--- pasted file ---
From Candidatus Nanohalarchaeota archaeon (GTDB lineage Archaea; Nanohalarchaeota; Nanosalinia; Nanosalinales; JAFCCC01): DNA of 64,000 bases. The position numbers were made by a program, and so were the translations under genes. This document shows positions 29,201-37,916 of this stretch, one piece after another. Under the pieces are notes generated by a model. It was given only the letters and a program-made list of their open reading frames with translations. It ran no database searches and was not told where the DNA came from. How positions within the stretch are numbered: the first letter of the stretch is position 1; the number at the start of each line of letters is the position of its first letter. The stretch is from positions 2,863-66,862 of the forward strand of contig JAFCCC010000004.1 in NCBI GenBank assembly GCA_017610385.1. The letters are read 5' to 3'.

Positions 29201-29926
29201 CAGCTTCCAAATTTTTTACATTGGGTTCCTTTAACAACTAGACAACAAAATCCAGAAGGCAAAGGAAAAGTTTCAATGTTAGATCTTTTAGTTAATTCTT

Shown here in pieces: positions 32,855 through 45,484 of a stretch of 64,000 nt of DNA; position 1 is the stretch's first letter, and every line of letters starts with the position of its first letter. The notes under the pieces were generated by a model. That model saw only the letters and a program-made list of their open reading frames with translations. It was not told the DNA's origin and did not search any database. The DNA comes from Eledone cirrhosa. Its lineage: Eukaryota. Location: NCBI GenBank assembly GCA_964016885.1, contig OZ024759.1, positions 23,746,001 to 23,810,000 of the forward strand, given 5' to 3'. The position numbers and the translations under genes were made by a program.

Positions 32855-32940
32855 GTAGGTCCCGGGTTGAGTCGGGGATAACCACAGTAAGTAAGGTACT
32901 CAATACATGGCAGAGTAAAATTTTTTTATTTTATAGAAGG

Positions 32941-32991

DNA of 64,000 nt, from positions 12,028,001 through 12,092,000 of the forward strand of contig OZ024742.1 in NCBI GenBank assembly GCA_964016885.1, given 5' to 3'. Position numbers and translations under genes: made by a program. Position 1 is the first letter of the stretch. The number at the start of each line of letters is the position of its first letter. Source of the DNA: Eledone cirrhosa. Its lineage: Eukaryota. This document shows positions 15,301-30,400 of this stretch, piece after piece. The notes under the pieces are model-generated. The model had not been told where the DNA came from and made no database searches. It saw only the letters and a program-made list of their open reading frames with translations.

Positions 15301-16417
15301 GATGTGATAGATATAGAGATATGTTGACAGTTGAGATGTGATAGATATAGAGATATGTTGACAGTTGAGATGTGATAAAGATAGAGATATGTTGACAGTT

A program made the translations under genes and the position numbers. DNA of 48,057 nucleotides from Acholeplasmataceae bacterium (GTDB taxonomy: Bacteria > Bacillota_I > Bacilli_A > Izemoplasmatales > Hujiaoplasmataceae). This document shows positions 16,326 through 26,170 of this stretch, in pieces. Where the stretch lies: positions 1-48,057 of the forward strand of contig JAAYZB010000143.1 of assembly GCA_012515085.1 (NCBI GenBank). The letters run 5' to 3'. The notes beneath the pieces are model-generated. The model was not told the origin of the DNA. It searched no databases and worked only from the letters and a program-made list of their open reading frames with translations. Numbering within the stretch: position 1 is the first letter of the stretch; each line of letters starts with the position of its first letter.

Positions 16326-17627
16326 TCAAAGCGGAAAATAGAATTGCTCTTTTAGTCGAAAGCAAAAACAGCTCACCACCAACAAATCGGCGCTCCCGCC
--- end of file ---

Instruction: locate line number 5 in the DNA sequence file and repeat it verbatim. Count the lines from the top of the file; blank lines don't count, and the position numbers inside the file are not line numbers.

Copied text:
Positions 32855-32940